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Old 14th May 2012, 12:38   #48
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Default Re: Motorcycle Tyres : Compared!

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Originally Posted by avinash_clt View Post
But i got my 3.25-19" secura sport, tube+tyre combo for Rs2100 during last may from the local ceat shoppe. It must be old stock then, i'm not sure. Havent checked recently abt their availabilty. Also they were pretty sure then also that i wouldnt get them in 3.50-19", though ceat website mentioned about their availabilty.

I havent seen the Dunlop Challenger on any bull yet.

Yeh the pirellis wore out very quickly. They're soft compound tyres. I used them at the rear only, through the rough ladakh terrain and that should have contributed greatly to the increased wear. But for the time it was on, the bike had much better handling and braking characteristics. The centre of the tyre wore out completely while the treads on the sides still had around 70% depth left.

About your 500. Yours is a machismo500 or a std500? On my trip there were M500s running on rear 18" light weight (aluminium alloy combo or sth) rims and michelin sirac 120/80 -18 tyres which i believe was without any modification to the swingarm.
Mine is a 96' 500 and have 2002 Electra.
Yes few places did have the 3.25 Secura Sport which was probably last few tyres left.
I want to keep the stock rims which is why I am looking for different tires. Since most of the new Enfield models come with 18 inch, the possibilty of a new 19 inch tyre becomes even less.
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Old 27th July 2012, 00:39   #49
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Default My learnings:

Disclaimer: Most of my learnings which I have mentioned below are not all by my own experience but the knowledge which I got by doing some search on internet and different forums like Xbhp,Bcmtouring and Team-bhp. Also a lot of guys on these forums have helped me with their own experience and rich knowledge. I am thankful to all these guys for enriching my knowledge. I would also encourage if you all guys could add-more to the knowledge pool here on this forum. I would also like to state that much of the information below,would be already known to you but I am just penning it down here so that for people who are new to tyres can get consolidated information in this post and need not go through the trouble of reading a lot of material on internet.

Most of the average joes like me usually dont find much trouble with their tyres on dry tarmac but they find problem while off-roading, going over slush, gravel and loose soil. Off these the most encountered problem where you will find many people complaining is the grip of tyres in wet conditions on-road where we do the most driving. The grip in wet conditions reduces as much as 2/3rd of the dry grip on tarmac.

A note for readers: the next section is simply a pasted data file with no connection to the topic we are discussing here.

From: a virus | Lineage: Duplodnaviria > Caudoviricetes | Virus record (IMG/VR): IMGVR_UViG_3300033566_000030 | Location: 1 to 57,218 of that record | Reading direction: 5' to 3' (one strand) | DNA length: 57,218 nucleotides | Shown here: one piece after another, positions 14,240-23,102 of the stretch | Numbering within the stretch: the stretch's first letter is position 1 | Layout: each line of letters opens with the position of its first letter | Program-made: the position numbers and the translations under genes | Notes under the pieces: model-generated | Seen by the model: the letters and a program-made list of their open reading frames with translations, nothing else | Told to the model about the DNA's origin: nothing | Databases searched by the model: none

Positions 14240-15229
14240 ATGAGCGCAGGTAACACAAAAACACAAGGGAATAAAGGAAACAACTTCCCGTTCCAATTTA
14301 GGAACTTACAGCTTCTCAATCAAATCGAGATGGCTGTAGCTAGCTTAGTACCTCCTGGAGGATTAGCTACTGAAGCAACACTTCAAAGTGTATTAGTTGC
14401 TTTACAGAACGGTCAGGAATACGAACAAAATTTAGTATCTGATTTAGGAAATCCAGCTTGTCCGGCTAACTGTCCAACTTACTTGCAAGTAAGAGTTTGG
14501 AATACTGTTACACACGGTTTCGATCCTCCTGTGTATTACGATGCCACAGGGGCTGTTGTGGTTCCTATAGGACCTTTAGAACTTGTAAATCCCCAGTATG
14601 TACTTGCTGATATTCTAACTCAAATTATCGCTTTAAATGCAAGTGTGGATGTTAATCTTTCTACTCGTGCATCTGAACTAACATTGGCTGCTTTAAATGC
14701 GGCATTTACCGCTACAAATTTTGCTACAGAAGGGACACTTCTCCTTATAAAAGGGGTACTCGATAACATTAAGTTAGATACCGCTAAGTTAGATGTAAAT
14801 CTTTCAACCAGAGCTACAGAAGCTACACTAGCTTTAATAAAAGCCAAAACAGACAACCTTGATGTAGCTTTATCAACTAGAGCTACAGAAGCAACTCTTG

While selecting tyres we need to consider the following points:
1) What type of grip you want - Dry, Wet tarmac, Slush, Gravel, loose soil ?/Type and depth of tread pattern.
2) Tubeless or tubetype
3) Load rating.
4) Rim size.
5) Clearance between Swing arm and the tyre. Extent of Modifications required to fit in your favourite fatter tyre.
6) Compound of tyre (Soft/Hard) used in manufacturing the tyre.
7) Profile of tyre - Round/Flat.
8) Width of tyre/Wider contact patch.

1) What type of grip you want - Dry, Wet tarmac, Slush, Gravel, loose soil ?
If you want dry grip on tarmac you need tyres which would give maximum contact area with the road that means a tyre with no tread grooves at all! also called Slick tyres as used in racing.Slick tyres also require a lot of warm up before they start gripping so they are nearly banned for on-road usage.These tyres will be quite bad in wet on-road conditions also because they dont have any grooves which will draining out water during wet operation. Slush, Gravel, Loose soild will require a higher depth tread pattern and like a button (like motocross bike tyres).Roughly the more looser the soil the more the distance between two studs/buttons. A Dual purpose tyre will have closely packed buttons because they have to perform good on tar road as well as little off-roading and so contact patch needs to be good for more grip. A motocross type tyre will have very less contact patch and so will perform poorly on tarmac but the studs will grip the loose soil (sort of a positive contact) better and so good grip in off-road conditions.

2) Tubeless or tubetype
If you are having alloys in your bike then one should go for tubeless tyres. Tubeless tyres have one advantage that in case of punctures they dont leak air abruptly (also called as "burp" -lingo) and will deflate slowly. This is a serious advantage considering the fatalities that can occur if you loose your balance due to sudden loss of air. Incase of puncture tube type air leak air very abruptly because a major quantity of air comes out between the tyre and the rim. This doesnot happen with tubeless tyres as they have a strong air tight seal between the rim and the tyre beads. Also you save on the extra cost of a tube required for a tubetype tyre.